Jun 112012

Recently, when the new “Pitch Black” strip was launched, there was a bit of a discussion/debate going on as to where people would be buying the strip from.

I also sensed a lot of anger from some fans, mainly parents who understand that the money going into the club is better than it is going into a sports shop, but who also feel like the club are taking advantage of them.

The obvious choice would be to buy any merchandise directly from the club, so that you know your money stays within the club. Surely that makes sense; if you buy from outside the club, then the profits or at least part of them will go to the outlet that the purchase is made from.

Money going into the club helps to pay for various things, such as players, wages, back room staff, catering and stadium maintenance, to name but a few. If you buy from a third party outlet, what percentage of the profit do the club receive as opposed to the percentage the club see when the same product is bought from the themselves directly ?

I have no idea what the percentage difference is. However, something that I do have an idea of is the fact that there is a ongoing recession, and the majority of people, including myself, have less disposable income than ever.

I don’t know who to contact or how to find out, but I would like to know why the club charge so much more than some other outlets? Is it the case that overheads, such as staff wages, shop maintenance etc, mean that they have no option but to charge more? Is it the case that some outlets buy such a large amount of Nike products that they pay less?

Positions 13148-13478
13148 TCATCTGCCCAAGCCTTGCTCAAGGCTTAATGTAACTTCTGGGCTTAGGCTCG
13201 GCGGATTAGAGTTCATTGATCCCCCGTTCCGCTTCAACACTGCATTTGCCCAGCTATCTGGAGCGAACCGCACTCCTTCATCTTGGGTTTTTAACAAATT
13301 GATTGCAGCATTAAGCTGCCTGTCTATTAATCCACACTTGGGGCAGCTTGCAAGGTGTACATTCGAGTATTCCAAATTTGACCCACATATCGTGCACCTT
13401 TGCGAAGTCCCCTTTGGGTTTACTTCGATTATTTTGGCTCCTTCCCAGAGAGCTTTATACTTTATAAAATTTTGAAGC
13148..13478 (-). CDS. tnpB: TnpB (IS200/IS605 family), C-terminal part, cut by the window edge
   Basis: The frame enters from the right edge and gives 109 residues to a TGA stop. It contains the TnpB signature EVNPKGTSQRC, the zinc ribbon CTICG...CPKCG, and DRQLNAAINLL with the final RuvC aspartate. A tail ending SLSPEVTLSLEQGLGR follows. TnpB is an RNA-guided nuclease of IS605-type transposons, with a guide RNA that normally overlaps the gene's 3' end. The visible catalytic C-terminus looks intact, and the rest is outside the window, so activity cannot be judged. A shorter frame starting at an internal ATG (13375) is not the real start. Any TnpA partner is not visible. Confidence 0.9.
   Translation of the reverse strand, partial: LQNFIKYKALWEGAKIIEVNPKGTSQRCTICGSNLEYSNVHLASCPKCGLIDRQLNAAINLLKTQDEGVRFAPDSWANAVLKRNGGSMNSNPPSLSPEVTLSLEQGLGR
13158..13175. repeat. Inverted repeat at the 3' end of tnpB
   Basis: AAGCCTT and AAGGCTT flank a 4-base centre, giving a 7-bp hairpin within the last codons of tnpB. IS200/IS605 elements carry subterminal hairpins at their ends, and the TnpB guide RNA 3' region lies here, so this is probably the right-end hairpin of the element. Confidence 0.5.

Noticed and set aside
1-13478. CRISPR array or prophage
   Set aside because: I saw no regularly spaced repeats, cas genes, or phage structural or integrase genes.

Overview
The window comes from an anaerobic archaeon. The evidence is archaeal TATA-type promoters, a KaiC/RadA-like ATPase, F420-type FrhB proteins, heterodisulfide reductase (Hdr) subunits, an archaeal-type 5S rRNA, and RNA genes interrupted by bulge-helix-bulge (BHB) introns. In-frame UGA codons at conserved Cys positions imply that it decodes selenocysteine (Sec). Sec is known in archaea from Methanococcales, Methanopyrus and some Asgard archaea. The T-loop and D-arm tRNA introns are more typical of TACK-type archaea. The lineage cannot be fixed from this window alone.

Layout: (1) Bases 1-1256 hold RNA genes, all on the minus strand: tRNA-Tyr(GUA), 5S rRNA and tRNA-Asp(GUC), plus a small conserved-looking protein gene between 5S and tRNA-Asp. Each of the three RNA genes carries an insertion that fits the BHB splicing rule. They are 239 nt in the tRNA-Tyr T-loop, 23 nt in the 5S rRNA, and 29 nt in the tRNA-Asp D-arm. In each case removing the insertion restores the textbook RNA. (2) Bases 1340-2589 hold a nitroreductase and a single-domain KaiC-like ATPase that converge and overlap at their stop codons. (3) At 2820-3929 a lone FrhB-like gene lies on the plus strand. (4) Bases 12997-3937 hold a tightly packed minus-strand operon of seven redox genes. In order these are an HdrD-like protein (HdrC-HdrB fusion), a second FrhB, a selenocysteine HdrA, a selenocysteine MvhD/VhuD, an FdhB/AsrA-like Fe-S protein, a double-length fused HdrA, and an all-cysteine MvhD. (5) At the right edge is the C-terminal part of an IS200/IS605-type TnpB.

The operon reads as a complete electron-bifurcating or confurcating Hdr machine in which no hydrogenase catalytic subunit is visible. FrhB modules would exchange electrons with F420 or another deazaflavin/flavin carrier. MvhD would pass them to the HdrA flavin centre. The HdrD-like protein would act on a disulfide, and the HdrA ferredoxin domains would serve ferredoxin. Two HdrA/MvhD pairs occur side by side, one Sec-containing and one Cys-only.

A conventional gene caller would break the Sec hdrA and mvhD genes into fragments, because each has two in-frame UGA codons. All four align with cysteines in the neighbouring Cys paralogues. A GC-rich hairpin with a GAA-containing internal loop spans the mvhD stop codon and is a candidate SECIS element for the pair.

I feel that if the club were to tell us why the new kit is more expensive from them than from a lot of sports shops, then more people wouldn’t be so annoyed about the price difference, and would perhaps be more willing to pay it. When I was doing a bit of research, there seemed to be one outlet in particular that was the cheapest place to buy the Celtic kit from, so I’ve used them to compare prices.

Before I discuss these comparisons, I want to let you know that the reasons for buying from the club (that I opened this article with) are valid reasons and for me, and they are good enough reasons to get to go directly to the club. However, I am 29 years old and have no children so, if at all, I need to buy myself a grand total of one top. The chances are that one top for the season will be enough, if I get the away one then I wont bother with the home one and vice versa.

What if I was a 29 year old guy, or a person of any age for that matter, who has younger kids who like the football? Suddenly there is a pressure on parents to buy the newest kit, regardless of how many times there is one launched. I know it was a while ago now, but I happen to remember one of the things about being a child means that you have no real concept of money.


Now on to the comparisons:

– For me to buy a long sleeved version of the new away top from the club it will cost me £55. From Sports Direct, it’s £47, but I’m sure I could live with the £8 deficit.

– For a parent with two young kids to buy short sleeved versions, it’s going to set them back £140 for one adult and two kids tops. From the sports direct, it’s £107.


I think it’s perhaps time for the people who set prices at the Celtic superstore to understand that not everyone earns a massive wage and thinks nothing of £37. I’m not really sure who this would be but I can only assume that’s a highly paid marketing department who have lost touch with reality and have no idea what the average family has available to spend.

As much as I am happy with what’s happening on the football pitch, I do feel that the club are taking some fans for granted. I think that when there’s so much of a saving to be made from buying from a third party, the club may well have shot themselves in the foot to some degree.

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